WASHINGTON – The Bush administration is mulling its next move in the showdown with Saddam Hussein, including a possible attempt to push a new United Nations resolution authorizing force against Iraq.
National Security Adviser Condoleezza Rice said Sunday it was becoming more obvious that the Iraqi president would not disarm voluntarily, and that the U.N. Security Council was letting him get away with it.
"The Security Council has to be an instrument of peace, but it has to be an instrument of peace that has teeth, or it is never going to be able to deal with the myriad difficult actors out there in international politics who intend to disturb that peace," Rice said.
The White House had a long holiday weekend to weigh options after being rebuffed Friday as most members of the Security Council lined up behind France's call for more weapons inspections and against military action.
Rice said on Fox News Sunday that the administration may ask the council to take up a new resolution authorizing force against Iraq, although she said that wouldn't be necessary to take action to forcibly disarm Saddam.
Sen. John McCain, R-Ariz., said on the same program that the plan being presented this week by America and Britain would likely call for "definitive progress" in the disarmament of Iraq.
"If that's rejected, then I think the United States of America is going to have to make some difficult decisions," McCain said.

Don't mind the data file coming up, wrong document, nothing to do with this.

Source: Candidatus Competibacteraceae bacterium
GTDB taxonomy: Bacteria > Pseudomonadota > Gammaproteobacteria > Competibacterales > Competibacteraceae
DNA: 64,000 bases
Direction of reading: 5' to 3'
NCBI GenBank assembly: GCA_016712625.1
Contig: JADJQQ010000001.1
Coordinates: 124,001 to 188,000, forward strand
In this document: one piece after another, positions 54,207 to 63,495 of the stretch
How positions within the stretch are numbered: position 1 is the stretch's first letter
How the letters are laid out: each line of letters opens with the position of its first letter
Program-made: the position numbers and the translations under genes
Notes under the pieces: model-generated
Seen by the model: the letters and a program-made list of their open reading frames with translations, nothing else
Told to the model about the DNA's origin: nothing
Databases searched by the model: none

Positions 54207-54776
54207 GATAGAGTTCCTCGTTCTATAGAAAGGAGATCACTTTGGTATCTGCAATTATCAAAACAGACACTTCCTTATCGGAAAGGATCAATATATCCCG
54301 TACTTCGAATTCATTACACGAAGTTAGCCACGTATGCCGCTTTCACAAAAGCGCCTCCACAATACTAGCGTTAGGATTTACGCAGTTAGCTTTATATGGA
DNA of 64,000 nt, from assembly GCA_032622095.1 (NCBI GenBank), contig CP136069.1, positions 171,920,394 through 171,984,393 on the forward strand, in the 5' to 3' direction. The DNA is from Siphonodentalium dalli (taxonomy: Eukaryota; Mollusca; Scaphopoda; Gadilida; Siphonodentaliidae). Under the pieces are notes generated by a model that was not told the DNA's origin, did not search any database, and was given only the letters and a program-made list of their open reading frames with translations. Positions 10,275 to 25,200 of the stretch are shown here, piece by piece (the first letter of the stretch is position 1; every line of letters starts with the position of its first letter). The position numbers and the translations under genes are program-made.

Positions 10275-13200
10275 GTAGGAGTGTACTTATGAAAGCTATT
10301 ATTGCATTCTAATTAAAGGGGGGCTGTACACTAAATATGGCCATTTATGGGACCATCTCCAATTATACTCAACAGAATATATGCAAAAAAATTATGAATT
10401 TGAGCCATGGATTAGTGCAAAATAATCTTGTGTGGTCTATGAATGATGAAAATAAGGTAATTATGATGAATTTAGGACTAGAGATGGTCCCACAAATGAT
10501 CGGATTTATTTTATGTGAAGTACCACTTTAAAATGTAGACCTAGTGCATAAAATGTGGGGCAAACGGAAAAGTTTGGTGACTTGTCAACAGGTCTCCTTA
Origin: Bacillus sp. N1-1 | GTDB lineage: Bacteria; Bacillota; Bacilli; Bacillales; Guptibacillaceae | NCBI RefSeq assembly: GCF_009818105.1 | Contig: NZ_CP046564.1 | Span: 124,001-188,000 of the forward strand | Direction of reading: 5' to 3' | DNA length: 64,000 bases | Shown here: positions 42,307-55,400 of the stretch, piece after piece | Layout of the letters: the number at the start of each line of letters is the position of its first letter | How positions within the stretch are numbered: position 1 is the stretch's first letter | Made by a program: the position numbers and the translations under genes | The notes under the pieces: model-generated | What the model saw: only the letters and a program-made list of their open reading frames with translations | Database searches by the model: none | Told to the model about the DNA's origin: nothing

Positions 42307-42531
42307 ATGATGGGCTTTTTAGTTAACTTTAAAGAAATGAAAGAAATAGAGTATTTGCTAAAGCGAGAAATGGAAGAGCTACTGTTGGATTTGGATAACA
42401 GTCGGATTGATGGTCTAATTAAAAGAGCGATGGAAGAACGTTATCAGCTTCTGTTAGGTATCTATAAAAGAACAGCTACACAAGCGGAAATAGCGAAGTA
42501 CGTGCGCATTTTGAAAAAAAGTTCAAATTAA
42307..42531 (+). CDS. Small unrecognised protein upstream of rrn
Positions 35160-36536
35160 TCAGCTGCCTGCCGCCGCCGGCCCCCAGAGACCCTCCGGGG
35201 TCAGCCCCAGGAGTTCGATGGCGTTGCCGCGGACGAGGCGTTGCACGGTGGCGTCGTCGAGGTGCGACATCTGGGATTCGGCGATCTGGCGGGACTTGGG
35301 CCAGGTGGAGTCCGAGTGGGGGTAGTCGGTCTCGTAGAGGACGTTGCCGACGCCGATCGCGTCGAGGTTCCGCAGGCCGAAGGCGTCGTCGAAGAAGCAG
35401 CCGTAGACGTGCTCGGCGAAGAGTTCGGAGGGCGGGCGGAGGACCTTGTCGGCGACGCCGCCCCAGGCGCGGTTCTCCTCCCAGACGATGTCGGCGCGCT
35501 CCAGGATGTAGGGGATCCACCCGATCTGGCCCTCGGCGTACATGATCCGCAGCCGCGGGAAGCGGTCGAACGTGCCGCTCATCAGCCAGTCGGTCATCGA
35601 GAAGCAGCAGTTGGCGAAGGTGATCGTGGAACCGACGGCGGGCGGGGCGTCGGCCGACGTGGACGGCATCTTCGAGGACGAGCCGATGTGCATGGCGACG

Rice said the wording of a new resolution was not finished and that the White House would oppose a new policy statement that amounts to a "delaying tactic."
France has led a formidable bloc calling for extended inspections and wants to wait on a resolution at least until mid-March. Inspectors report on March 1 to the Security Council.
Meanwhile, the chief U.N. nuclear inspector said Sunday that countries opposed to using force against Iraq could change their minds if Baghdad doesn't show more willingness to reveal evidence of weapons programs.
Mohamed ElBaradei, who heads the U.N. search for banned weapons along with Hans Blix, told The Associated Press that the onus was on Iraq, not the U.N. inspectors searching for weapons of mass destruction, to prove that it had nothing to hide.
In her appearances on the Sunday talk shows, Rice repeatedly said Saddam has weeks, not months, to disarm or face a military strike.
But former NATO supreme commander Wesley Clark said on Meet The Press that the White House should consider allowing inspections to seek out weapons of mass destruction and not follow an "artificial deadline."
"It's unlikely the inspectors will ever find the so-called smoking gun on this. But if it makes our allies more able to go to their publics and justify their support of our operation, then I think that's important," said Clark, who has been mentioned as a possible Democratic presidential contender.
Rice said a confrontation was inevitable with Saddam.
"Sooner or later, we believe sooner, the Security Council is going to have to say that he has not taken that final opportunity to comply, and the Security Council is going to have to act, or the United States will have to act with a coalition of the willing," Rice said on Fox.
She refused to speculate about the vote possibilities for another Iraq resolution.
Christopher Meyer, British ambassador to United States, said on ABC's This Week that a decision would be made in the next few days on "the tactics and timing of a second resolution — when to do it, what to put into it, even who's going to table it."